Well, hello there friends! In this case, I literally mean "friends" because our only followers are personal friends of ours! One of our followers is a CPA, so I'm sure she just loves to read up on what we've been teaching at school!
My third graders are knee-deep in geometry. For any of you that teach geometry, you know that it is full of new vocabulary. I really find that my students learn best when they have the opportunity to figure out the meaning of words and concepts through discovery. So instead of simply telling them what a polygon is, I created a chart out of butcher paper where one half was labeled, "examples of polygons" and the other side was labeled, "non-examples of polygons." I held up pictures that were examples of polygons and I showed the class pictures of figures that were not polygons. While I was holding up the pictures, however, I did not tell them whether the figure was a polygon or not. In the beginning, students were simply making guesses as to whether or not the figure was a polygon. As we continued through the activity, they began to see patterns and notice that the pictures on the "examples of polygons" side were closed and had straight lines. They observed that the "not polygons" side had curved lines and some were not completely closed. By the end of the activity the students had defined the word "polygon" on their own. I love to see my students think for themselves! Below is the activity I used for this polygon lesson. The next day I had my students sort the polygon examples and non examples in their math notebooks. You could also laminate the polygon cards and use them as a sorting activity for a math center. Enjoy!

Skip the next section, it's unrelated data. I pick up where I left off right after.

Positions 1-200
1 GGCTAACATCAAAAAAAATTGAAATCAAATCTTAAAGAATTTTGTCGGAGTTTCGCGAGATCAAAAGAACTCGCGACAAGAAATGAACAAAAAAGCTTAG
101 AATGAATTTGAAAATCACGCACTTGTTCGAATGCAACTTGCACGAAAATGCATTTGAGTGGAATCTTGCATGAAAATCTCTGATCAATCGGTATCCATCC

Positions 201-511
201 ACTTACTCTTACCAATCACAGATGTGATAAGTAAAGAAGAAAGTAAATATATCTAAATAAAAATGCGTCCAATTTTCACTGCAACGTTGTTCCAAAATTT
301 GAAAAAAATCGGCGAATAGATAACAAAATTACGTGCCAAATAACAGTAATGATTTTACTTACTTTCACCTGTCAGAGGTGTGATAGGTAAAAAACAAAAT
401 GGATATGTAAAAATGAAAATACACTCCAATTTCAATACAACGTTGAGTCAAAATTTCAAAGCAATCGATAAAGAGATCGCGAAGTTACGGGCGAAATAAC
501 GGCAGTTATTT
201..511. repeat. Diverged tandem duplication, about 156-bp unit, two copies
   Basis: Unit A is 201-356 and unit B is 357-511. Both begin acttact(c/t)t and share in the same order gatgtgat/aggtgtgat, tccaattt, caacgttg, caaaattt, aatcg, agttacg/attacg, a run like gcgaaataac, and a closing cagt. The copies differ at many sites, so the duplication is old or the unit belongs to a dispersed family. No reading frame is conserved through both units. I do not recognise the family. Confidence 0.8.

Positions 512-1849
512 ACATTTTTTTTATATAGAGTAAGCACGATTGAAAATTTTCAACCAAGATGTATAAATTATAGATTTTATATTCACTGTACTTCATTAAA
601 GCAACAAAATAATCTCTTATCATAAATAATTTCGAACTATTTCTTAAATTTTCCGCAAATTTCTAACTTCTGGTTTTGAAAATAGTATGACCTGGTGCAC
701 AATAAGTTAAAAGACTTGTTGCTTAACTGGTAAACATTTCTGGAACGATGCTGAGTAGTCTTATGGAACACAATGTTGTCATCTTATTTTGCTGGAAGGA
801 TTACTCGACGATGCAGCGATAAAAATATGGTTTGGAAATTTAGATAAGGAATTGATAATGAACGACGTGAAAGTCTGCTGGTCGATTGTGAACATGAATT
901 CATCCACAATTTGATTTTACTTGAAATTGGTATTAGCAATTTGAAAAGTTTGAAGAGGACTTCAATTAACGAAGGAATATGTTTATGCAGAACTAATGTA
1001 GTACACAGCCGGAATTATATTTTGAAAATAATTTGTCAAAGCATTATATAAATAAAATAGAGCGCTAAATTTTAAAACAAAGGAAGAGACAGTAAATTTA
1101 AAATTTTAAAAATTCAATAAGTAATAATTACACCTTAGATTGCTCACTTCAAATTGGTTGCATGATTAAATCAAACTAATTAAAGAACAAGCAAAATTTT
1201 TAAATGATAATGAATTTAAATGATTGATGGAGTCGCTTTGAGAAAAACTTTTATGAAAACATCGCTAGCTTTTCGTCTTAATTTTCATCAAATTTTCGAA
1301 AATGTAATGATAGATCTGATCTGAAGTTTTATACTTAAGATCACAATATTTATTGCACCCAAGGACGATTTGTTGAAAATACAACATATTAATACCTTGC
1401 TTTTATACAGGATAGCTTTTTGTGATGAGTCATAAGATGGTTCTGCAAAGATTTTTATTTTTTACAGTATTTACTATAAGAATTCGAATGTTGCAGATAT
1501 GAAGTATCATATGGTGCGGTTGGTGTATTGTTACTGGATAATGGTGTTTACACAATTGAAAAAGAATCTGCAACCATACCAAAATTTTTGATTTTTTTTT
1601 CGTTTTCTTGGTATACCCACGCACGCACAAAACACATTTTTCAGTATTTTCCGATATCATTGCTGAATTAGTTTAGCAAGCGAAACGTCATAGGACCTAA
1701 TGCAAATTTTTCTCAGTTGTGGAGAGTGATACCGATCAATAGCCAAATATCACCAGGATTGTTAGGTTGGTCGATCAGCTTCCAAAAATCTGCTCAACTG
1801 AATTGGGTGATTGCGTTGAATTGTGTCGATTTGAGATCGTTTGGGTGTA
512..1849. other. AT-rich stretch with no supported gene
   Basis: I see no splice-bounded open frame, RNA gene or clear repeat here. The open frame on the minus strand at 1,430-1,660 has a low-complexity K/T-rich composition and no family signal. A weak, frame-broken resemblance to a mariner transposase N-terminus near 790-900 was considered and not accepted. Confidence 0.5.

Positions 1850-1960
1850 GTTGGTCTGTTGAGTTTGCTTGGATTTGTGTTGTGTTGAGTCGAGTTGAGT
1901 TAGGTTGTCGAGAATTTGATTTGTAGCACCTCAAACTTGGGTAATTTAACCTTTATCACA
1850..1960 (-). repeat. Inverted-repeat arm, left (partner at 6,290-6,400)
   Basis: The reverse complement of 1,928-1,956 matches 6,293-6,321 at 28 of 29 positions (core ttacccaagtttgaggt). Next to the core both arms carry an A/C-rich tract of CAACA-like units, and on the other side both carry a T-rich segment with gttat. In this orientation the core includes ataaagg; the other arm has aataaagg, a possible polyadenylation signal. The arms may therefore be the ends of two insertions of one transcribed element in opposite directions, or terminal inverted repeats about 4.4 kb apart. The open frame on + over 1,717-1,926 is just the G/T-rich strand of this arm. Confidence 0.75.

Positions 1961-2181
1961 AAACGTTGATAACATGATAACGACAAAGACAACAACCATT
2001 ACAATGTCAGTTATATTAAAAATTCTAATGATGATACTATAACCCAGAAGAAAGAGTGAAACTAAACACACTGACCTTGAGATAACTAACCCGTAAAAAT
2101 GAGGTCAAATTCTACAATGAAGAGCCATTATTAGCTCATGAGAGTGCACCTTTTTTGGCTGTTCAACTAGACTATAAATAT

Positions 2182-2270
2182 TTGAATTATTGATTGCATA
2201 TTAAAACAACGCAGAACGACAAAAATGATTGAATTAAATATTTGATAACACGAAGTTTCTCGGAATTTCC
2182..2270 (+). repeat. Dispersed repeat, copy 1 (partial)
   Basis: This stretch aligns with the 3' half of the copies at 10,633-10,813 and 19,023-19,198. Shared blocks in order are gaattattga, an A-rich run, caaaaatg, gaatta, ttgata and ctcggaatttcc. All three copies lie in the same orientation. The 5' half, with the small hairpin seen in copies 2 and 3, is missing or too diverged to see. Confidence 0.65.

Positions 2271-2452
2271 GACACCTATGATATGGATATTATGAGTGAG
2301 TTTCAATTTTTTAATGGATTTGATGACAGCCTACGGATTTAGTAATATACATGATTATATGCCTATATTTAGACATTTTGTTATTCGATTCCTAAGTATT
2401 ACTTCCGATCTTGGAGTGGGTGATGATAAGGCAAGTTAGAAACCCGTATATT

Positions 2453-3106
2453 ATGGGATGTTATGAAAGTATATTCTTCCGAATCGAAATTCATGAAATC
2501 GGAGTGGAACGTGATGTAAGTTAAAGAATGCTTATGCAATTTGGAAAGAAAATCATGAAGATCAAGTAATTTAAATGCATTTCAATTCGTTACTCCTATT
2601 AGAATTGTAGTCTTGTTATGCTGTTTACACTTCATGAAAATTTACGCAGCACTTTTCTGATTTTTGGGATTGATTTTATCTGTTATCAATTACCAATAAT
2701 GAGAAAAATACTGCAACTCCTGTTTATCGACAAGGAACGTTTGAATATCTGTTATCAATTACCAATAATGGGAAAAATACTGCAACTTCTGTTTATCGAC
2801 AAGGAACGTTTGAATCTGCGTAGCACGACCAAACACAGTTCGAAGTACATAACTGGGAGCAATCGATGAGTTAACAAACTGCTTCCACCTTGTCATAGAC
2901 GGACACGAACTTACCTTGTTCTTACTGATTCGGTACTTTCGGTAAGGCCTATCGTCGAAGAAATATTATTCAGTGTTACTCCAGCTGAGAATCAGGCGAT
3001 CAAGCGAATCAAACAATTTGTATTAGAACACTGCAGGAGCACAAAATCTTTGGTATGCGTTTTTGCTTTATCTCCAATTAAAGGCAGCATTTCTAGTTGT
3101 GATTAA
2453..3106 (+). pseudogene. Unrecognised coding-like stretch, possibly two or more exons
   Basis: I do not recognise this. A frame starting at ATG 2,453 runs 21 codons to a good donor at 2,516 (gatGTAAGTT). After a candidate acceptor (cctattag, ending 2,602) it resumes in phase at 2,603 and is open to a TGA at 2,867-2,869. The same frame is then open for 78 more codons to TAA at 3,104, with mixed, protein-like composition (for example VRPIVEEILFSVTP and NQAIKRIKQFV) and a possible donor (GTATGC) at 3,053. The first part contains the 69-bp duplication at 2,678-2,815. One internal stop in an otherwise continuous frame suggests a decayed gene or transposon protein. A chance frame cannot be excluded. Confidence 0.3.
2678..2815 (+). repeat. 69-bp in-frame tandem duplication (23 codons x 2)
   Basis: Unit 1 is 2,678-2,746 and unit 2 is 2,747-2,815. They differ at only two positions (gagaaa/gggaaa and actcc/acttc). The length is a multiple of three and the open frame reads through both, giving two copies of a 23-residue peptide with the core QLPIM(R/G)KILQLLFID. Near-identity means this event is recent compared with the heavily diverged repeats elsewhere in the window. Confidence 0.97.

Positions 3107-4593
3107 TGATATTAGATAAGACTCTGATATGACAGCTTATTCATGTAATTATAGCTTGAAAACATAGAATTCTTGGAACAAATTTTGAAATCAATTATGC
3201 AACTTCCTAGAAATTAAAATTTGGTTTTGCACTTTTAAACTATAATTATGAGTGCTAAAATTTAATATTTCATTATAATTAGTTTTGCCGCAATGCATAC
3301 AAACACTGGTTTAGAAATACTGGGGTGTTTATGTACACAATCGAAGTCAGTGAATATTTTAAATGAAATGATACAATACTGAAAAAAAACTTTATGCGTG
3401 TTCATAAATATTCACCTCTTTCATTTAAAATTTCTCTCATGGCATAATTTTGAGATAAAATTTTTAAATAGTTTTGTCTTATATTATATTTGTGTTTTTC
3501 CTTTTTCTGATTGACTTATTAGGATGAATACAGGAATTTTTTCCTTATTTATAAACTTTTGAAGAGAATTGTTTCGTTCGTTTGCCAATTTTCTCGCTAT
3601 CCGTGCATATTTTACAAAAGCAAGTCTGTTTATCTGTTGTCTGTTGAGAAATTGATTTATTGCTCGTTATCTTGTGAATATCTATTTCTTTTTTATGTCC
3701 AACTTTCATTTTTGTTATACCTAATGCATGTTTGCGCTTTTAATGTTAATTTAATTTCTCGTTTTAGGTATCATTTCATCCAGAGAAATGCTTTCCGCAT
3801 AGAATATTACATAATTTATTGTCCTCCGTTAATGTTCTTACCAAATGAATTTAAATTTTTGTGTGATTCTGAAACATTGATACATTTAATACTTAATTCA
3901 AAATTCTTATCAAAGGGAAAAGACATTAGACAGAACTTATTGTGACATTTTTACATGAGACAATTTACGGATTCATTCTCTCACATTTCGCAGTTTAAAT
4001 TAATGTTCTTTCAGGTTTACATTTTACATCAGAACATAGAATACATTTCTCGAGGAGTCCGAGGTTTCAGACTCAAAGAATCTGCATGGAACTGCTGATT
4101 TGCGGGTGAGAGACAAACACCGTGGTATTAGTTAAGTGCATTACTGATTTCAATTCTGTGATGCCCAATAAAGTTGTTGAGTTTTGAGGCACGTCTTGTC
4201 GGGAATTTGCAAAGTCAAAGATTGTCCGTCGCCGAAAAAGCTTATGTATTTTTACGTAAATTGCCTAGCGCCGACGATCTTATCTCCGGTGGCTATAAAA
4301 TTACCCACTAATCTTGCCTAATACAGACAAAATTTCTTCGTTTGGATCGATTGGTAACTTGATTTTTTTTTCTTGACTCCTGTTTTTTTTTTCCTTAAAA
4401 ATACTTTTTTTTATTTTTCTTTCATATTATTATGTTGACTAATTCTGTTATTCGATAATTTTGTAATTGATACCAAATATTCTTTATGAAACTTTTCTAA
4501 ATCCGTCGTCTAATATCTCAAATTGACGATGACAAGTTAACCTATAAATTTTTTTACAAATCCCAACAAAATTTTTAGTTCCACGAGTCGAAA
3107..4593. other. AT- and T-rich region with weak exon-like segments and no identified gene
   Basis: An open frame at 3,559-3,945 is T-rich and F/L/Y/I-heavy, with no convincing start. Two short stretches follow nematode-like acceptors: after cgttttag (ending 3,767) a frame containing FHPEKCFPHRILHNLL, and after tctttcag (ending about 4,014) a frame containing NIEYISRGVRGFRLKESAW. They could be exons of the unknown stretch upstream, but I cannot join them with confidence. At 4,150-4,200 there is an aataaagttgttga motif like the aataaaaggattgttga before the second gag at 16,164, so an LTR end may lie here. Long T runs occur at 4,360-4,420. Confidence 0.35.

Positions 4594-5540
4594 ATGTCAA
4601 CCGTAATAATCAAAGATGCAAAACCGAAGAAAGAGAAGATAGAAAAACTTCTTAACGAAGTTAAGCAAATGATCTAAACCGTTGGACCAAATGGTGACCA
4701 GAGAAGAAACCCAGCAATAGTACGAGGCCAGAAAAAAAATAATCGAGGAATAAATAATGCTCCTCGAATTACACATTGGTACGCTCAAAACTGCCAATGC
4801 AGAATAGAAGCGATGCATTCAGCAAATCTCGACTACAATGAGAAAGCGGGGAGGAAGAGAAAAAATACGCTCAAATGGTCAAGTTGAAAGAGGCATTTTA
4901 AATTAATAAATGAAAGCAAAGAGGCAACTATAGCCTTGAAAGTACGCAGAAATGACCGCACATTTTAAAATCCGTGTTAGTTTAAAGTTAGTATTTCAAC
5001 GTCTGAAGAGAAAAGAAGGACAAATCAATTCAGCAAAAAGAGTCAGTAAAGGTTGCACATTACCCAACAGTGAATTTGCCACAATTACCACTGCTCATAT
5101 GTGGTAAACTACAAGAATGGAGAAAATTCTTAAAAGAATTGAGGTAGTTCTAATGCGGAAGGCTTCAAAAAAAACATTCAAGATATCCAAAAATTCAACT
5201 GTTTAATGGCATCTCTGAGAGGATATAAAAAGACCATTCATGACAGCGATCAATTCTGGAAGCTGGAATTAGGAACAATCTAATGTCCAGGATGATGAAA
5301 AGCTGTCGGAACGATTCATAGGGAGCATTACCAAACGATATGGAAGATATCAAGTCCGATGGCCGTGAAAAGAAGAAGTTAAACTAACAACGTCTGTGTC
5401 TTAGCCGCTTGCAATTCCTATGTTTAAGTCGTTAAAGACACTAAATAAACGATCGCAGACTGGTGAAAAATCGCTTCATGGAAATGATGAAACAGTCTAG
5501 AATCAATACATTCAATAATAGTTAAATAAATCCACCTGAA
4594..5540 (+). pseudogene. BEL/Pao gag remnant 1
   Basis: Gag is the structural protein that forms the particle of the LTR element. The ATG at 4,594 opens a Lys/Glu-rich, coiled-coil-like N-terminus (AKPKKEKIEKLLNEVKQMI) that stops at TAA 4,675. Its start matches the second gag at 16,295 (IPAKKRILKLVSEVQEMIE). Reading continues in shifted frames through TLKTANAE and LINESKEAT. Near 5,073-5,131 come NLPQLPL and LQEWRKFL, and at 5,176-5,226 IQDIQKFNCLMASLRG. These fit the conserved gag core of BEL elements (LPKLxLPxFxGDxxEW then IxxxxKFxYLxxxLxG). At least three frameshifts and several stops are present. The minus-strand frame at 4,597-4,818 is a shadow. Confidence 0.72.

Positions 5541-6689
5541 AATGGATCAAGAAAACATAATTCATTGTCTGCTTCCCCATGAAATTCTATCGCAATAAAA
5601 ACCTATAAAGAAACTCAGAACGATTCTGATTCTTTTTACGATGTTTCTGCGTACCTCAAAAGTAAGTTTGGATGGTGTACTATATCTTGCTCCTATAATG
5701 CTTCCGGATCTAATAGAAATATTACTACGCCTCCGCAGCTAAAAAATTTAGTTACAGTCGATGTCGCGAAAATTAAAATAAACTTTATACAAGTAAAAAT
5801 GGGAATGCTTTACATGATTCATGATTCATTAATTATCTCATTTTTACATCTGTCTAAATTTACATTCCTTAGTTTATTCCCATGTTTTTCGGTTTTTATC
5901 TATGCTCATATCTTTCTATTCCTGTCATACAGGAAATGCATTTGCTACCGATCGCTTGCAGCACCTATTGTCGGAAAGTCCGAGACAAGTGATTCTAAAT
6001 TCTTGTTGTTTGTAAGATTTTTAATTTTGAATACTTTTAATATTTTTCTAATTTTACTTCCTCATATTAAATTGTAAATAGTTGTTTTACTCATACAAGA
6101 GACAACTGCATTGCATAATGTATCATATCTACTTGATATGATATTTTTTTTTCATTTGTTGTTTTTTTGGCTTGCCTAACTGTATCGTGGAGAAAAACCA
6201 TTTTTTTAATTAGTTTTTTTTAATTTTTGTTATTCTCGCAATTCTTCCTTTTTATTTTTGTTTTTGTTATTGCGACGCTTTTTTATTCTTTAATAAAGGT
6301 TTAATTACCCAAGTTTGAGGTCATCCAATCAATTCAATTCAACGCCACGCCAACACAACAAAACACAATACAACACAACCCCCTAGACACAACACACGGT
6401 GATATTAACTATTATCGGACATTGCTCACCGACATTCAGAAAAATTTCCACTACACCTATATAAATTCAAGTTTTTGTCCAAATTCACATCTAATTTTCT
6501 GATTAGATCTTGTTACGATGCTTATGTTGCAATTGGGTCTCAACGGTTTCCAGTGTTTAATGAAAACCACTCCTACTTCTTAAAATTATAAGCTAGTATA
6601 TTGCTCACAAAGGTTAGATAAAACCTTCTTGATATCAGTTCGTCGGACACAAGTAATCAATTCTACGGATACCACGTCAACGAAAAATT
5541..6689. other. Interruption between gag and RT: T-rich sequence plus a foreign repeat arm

There are three types of triangles?!?
When introducing isosceles (how many years of third grade do I need to teach before I can spell this word correctly?!), scalene, and equilateral triangles, I also stick to the "learning through discovery" method. I had the students figure out the meaning of the different types of triangles through an engaging, hands-on activity. Here is what I did: I placed about twelve different pictures of equilateral, scalene, and isosceles (there goes that red squiggly line again) triangles around the room. Each picture was labeled with the triangle's name, however it did not show the measurements. The students found a ruler, a partner, got out of their seats, and traveled around the classroom measuring each side of the triangles.
The students also had a paper that they used to record the triangle name and its measurements. By the end of the activity, they had written down the several different measurements for all three triangles. After the time was complete, we gathered together as a class to discuss their findings. While the students shared, I recorded their responses on chart paper. While we were discussing the triangles, the students immediately noticed that all of the equilateral triangles had the same measurement on all three sides and the scalene triangles had all different measurements. This activity allowed the students to develop their own definition of the triangles through exploration.